I have had the good fortune to receive feedback from family members and individuals on the autism spectrum at
the numerous conferences at which I have discussed the National Standards Project. Your input has influenced both
the process we have used and this final document. I hope you continue to provide us feedback as we develop future
editions of the National Standards Project. I have also received feedback at these conferences from professionals
representing different fields of expertise and theoretical orientations. These professionals grapple with the very complicated process of providing best practices in homes, schools, and communities. Thank you for your assistance and your
sustained input to the National Standards Project.
I am also grateful to the professionals and lay members of the autism community who provided very detailed feedback
at various stages of this project. It would be hard to overstate the importance of your contributions. Your disparate
views aided in the development of the review process and the completion of this document. Many of you are identified in our contributors section. I appreciate the consistent support of our expert panelists and conceptual reviewers
who contributed tirelessly throughout this process. The input of families and professionals was also essential to the
development of this project.
The National Standards Project could not have been completed without an important group of organizations and individuals. We appreciate both their willingness to underwrite the costs associated with the project and their consistent
neutrality regarding the outcomes reported in this document. May Institute has supported the National Standards
Project from its inception. Most costs associated with the first plenary session which began the development of
this project were provided by the Autism Education Network (AEN). Without the support of Michelle Waterman and
Janet Lishman of AEN, the early development of this project would have been far more challenging. Additional costs
for the project were underwritten by the California Department of Developmental Services. We also appreciate the
support and feedback we received from the Oversight and Advisory Committees through the California Department of
Developmental Services and the professionals involved in the “Autism Spectrum Disorders: Guidelines for Effective
Interventions” document that will be available soon.
Susan M. Wilczynski, Ph.D., BCBA
Executive Director, National Autism Center
Chair, National Standards Project
ix
x
}
Contributors
Pilot Teams
Team 1
Gina Green, Ph.D., BCBA-D
Joseph N. Ricciardi, Psy.D., ABPP, BCBA
Team 2
Brian A. Boyd, Ph.D.
Kara Anne Hume, Ph.D.
Mara V. Ladd, Ph.D.
Samuel L. Odom, Ph.D.
Hanna C. Rue, Ph.D.
Research Assistants
Statistical Consultant
Lauren E. Christian, M.A.
Jesse Logue, B.A.
Tammy Greer, Ph.D.
Document Commentators
Jennifer D. Bass, Psy.D.
Bridget Cannon-Hale, M.S.W.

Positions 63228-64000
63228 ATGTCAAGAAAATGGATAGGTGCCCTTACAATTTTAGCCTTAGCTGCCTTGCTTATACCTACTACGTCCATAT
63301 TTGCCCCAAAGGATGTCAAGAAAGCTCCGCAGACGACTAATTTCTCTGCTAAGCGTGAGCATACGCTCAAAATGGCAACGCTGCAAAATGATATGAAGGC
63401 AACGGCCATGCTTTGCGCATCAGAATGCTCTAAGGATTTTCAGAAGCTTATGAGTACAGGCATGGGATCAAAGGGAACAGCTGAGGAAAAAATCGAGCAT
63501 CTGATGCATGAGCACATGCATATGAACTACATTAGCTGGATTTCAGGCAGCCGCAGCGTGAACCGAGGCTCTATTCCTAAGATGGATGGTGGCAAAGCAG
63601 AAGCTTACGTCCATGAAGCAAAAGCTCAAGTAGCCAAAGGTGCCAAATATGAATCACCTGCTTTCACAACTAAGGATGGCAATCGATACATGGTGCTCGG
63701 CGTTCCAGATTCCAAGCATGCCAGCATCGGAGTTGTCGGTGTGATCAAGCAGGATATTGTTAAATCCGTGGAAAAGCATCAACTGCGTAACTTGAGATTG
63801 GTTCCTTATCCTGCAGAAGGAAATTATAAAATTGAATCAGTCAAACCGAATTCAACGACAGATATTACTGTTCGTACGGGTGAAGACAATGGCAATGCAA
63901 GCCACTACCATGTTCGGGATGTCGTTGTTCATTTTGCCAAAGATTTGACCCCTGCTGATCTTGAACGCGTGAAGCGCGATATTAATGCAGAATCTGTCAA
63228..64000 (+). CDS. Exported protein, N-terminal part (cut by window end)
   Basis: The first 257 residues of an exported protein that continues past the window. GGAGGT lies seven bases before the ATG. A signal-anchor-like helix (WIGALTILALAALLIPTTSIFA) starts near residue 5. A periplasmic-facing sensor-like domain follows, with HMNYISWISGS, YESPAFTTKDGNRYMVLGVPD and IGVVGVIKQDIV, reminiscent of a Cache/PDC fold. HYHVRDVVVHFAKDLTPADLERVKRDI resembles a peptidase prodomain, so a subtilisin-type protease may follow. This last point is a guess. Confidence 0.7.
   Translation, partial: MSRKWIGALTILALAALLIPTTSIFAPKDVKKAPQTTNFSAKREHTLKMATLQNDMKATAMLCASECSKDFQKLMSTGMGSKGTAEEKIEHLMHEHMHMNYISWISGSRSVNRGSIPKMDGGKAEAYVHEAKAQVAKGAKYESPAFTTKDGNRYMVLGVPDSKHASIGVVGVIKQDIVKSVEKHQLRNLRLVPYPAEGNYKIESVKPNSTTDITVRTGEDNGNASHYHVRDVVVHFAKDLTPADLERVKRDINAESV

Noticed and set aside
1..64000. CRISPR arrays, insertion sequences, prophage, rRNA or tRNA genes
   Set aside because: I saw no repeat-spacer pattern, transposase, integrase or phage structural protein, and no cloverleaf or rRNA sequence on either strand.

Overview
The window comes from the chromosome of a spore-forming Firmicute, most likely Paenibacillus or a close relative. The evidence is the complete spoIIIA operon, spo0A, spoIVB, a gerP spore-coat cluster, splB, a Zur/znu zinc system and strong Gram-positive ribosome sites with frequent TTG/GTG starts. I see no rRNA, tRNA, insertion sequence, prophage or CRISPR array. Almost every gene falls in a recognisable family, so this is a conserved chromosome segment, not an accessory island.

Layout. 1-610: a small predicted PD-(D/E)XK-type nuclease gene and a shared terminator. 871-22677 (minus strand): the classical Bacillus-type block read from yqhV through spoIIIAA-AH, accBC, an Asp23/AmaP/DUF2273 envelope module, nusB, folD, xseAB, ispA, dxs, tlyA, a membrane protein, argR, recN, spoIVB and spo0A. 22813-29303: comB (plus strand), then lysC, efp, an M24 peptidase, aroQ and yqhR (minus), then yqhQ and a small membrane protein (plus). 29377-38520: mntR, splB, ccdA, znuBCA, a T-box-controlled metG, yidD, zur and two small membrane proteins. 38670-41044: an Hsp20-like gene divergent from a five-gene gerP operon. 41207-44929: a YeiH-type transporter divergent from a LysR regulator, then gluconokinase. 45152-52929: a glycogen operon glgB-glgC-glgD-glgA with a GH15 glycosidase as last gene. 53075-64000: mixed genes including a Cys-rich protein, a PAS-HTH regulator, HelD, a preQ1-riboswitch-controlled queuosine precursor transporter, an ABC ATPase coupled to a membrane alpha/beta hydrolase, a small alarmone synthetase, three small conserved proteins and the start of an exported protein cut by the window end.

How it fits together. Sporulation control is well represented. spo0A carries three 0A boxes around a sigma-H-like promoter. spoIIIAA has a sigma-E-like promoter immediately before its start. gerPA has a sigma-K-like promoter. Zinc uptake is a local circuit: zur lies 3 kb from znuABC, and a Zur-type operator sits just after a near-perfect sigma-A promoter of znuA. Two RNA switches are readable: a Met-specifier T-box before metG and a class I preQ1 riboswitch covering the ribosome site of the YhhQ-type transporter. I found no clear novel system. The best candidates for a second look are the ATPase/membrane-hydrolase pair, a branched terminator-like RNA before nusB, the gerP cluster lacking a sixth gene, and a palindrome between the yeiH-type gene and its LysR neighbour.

Nancy DeFilippis, B.A.
Natalie DeNardo, B.A.
Marcia Eichelbeger, B.S.
Stefanie Fillers, B.A., BCaBA
Mary Elisabeth Hannah, M.S.Ed., BCBA
Kerry Hayes, B.A.
Deborah Lacey
Kelli Leahy, B.A.
Linda Lotspeich, M.D.
Dana Pellitteri, B.A.
Nicole Prindeville, B.A.
Hanna C. Rue, Ph.D.
Annette Wragge, M.Ed.
We also thank a number of families who
provided input but did not wish to have their
names made public.
Computer Consultant
Jeffrey K. Oresik, M.S.
Editors
Heidi A. Howard, M.P.A.
Patricia Ladew, B.S.
Eileen G. Pollack, M.A.
Graphic Designer
Juanita Class
Advisors
Conceptual Model Reviewers
Carl J. Dunst, Ph.D.
Dean L. Fixsen, Ph.D.
Gina Green, Ph.D., BCBA-D
Catherine E. Lord, Ph.D.
Dennis C. Russo, Ph.D., ABBP, ABPP
Brian A. Boyd, Ph.D.
Anthony J. Cuvo, Ph.D.
Ronnie Detrich, Ph.D., BCBA
Wayne W. Fisher, Ph.D.
Lauren Franke, Psy.D., CCC-SP
William Frea, Ph.D.
Lynne Gregory, Ph.D.
Kara Anne Hume, Ph.D.
Penelope K. Knapp, M.D.
John R. Lutzker, Ph.D.
David McIntosh, Ph.D.
Gary Mesibov, Ph.D.
Patricia A. Prelock, Ph.D., CCC-SLP
Sally J. Rogers, Ph.D.
Mark D. Shriver, Ph.D.
Brenda Smith Myles, Ph.D.
Coleen R. Sparkman, M.A., CCC-SLP
Aubyn C. Stahmer, Ph.D., BCBA-D
Pamela J. Wolfberg, Ph.D.
John G. Youngbauer, Ph.D.
Expert Panelists
Susan M. Wilczynski, Ph.D., BCBA (Chair)
Jane I. Carlson, Ph.D., BCBA
Edward G. Carr, Ph.D., BCBA
Marjorie H. Charlop, Ph.D.
Glen Dunlap, Ph.D.
Gina Green, Ph.D., BCBA-D
Alan E. Harchik, Ph.D., BCBA-D
Robert H. Horner, Ph.D.
Ronald Huff, Ph.D.
Lynn Kern Koegel, Ph.D., CCC-SLP
Robert L. Koegel, Ph.D.
Ethan S. Long, Ph.D., BCBA-D
Stephen C. Luce, Ph.D., BCBA-D
James K. Luiselli, Ed.D., ABPP, BCBA-D
Samuel L. Odom, Ph.D.
Cathy L. Pratt, Ph.D.
Robert F. Putnam, Ph.D., BCBA
Joseph N. Ricciardi, Psy.D., ABPP, BCBA
Raymond G. Romanczyk, Ph.D., BCBA-D
Ilene S. Schwartz, Ph.D., BCBA
Tristram H. Smith, Ph.D.
Phillip S. Strain, Ph.D.
Bridget A. Taylor, Psy.D., BCBA
Susan F. Thibadeau, Ph.D., BCBA-D
Tania M. Treml, M.Ed., BCBA
{
xi
Article Reviewers
Amanda N. Adams, Ph.D., BCBA
Amanda K. Albertson, M.A.
Keith D. Allen, Ph.D., BCBA
Angela M. Arnold-Seritepe, Ph.D.
Judah B. Axe, Ph.D., BCBA
Jennifer D. Bass, Psy.D.
Barbara Becker-Cottrill, Ed.D.
Stacy Lynn Bliss Fudge, Ph.D.
Brian A. Boyd, Ph.D.
James E. Carr, Ph.D., BCBA
Stephanie Chopko, M.A.
Costanza Colombi, Ph.D.
Shannon E. Crozier, Ph.D., BCBA
Elizabeth Delpizzo-Cheng, Ph.D., BCBA, NCSP
Ronnie Detrich, Ph.D., BCBA
Melanie D. DuBard, Ph.D., BCBA
Stephen E. Eversole, Ed.D., BCBA-D
Adam B. Feinberg, Ph.D., BCBA-D
Laura F. Fisher, Psy.D.
Wayne W. Fisher, Ph.D.